Saturday, January 26, 2008

Another Dog Fighting Story

What makes these people do this type of atrocity?

St. Johns County Animal Control officers investigating a cruelty complaint in Flagler Estates early Thursday seized nine pit bulls authorities think were being trained for dogfighting.

All of the adult dogs had numerous scars and two were bleeding. Two other dogs were 6-week-old black-and-white puppies. One dog has died from injuries that appear to be from dogfighting.

Paul Studivant, manager of the Animal Control department, said officers had also collected a truckload of equipment for training fighting dogs.

Confiscated were a treadmill, weights, chains, body harnesses, protective gloves and a well-chewed wooden "break stick," used to separate the jaws of dogs while they're fighting.

"We've seized enough stuff out of the house to show that there's still dogfighting in St. Johns County," Studivant said.


The tools of the trade.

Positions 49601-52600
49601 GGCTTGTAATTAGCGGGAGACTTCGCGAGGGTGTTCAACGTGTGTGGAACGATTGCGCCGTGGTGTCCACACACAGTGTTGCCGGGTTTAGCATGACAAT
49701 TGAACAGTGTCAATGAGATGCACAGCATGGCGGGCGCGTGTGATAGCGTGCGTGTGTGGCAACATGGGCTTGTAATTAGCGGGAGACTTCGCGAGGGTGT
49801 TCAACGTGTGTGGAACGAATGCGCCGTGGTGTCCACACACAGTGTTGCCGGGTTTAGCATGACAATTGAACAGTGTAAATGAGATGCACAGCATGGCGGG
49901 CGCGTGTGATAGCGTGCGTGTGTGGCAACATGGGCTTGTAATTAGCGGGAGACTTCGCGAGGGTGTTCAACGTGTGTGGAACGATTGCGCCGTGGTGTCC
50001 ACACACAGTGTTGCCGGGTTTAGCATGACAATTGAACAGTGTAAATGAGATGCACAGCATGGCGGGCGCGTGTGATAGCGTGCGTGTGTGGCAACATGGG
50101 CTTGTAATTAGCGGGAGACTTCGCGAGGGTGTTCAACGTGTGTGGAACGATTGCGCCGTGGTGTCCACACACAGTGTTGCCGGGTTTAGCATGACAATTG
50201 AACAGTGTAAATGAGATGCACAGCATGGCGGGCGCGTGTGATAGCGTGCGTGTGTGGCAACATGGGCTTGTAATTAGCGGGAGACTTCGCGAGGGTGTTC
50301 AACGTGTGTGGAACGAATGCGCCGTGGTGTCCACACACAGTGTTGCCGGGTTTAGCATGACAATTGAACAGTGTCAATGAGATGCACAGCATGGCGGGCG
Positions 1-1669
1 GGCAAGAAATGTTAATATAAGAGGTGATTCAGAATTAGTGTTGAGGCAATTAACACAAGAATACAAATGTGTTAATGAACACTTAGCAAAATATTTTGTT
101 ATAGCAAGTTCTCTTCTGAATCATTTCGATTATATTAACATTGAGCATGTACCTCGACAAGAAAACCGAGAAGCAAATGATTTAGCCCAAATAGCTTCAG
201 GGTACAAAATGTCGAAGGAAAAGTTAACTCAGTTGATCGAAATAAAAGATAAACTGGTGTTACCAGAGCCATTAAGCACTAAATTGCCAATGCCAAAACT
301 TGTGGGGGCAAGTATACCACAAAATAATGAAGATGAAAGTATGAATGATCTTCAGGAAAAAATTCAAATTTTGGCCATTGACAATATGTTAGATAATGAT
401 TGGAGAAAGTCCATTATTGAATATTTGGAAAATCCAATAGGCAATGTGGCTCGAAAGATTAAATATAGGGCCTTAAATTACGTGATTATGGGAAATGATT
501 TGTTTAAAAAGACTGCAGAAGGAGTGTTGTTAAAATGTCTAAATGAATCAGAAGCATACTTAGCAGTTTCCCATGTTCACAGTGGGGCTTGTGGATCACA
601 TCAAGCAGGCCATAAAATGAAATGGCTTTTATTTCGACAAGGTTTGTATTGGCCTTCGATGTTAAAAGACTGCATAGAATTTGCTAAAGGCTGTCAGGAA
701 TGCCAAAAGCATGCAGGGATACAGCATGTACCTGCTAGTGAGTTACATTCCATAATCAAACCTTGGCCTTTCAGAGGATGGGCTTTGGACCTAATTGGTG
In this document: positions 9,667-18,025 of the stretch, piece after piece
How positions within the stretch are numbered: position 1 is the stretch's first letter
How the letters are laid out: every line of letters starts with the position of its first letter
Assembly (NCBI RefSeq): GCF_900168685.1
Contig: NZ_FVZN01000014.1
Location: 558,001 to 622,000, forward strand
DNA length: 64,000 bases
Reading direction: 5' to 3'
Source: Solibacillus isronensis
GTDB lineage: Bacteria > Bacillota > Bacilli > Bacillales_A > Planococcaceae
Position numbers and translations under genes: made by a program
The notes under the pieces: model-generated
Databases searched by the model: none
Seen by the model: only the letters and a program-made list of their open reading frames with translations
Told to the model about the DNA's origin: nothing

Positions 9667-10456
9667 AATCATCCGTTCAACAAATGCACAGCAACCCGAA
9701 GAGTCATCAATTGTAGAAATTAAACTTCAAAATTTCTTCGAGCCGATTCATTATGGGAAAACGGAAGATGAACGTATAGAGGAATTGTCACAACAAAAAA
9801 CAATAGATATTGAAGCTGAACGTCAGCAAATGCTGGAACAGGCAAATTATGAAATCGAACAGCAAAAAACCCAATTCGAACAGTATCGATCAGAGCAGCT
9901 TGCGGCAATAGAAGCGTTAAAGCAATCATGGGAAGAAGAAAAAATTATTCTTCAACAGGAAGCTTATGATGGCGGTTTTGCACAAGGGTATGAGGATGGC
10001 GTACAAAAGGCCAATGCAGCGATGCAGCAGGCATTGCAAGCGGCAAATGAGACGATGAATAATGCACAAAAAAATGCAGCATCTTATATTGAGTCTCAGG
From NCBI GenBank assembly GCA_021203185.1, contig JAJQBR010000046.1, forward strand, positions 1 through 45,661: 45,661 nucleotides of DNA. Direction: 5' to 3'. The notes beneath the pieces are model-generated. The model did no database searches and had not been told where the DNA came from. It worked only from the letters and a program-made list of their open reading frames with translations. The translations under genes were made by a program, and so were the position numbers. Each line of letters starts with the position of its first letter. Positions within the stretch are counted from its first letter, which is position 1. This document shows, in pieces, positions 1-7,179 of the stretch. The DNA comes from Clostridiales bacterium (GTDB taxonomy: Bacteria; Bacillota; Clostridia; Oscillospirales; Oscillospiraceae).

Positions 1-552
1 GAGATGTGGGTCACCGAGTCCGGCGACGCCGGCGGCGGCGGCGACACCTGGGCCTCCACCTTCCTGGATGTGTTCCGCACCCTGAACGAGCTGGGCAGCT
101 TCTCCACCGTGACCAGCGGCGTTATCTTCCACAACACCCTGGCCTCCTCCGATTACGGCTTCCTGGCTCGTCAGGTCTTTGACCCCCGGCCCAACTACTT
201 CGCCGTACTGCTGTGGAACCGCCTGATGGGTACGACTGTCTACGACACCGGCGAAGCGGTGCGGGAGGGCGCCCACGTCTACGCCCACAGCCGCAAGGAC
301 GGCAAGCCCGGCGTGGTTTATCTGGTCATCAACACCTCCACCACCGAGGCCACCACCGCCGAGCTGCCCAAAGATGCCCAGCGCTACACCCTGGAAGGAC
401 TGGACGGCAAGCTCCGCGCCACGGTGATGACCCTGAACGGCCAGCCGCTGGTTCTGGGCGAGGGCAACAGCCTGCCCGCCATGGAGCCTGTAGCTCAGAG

The law says a person may be prosecuted for a separate felony charge for each piece of dogfighting equipment found in his possession, Studivant said.

Also found in the home were medications used in training fighting dogs, such as penicillin, multiple syringes, dusty wettable sulfur, hydrogen peroxide for wounds, horse and stable insecticide, vials of serum to fight distemper, hepatitis and pan-influenza in dogs, vitamin supplements, Electro Dex, a food additive for horses fed to dogs, and a harness used to toughen up the dogs bite by hanging them by their jaws.

One dog seized was an emaciated female that was apparently used for breeding.

Also found, Studivant said, was a bolt cutter, which he said might have been used for stealing dogs to be used as practice bait for the fighting dogs. He said he found three collars that appeared to be from yard or hunting dogs because their tags had been torn off and the collars had no use in dog-fighting training.

He believed those dogs had been used for fighting practice.

"We have no idea where these dogs are," Studivant said. "But dogfight trainers [have been known to] tie up a [stolen dog's] mouth and let their dogs tear him apart. It's an ugly, painful death."

None of the seized dogs will be placed for adoption. County ordinance prohibits pit bulls from being adopted.

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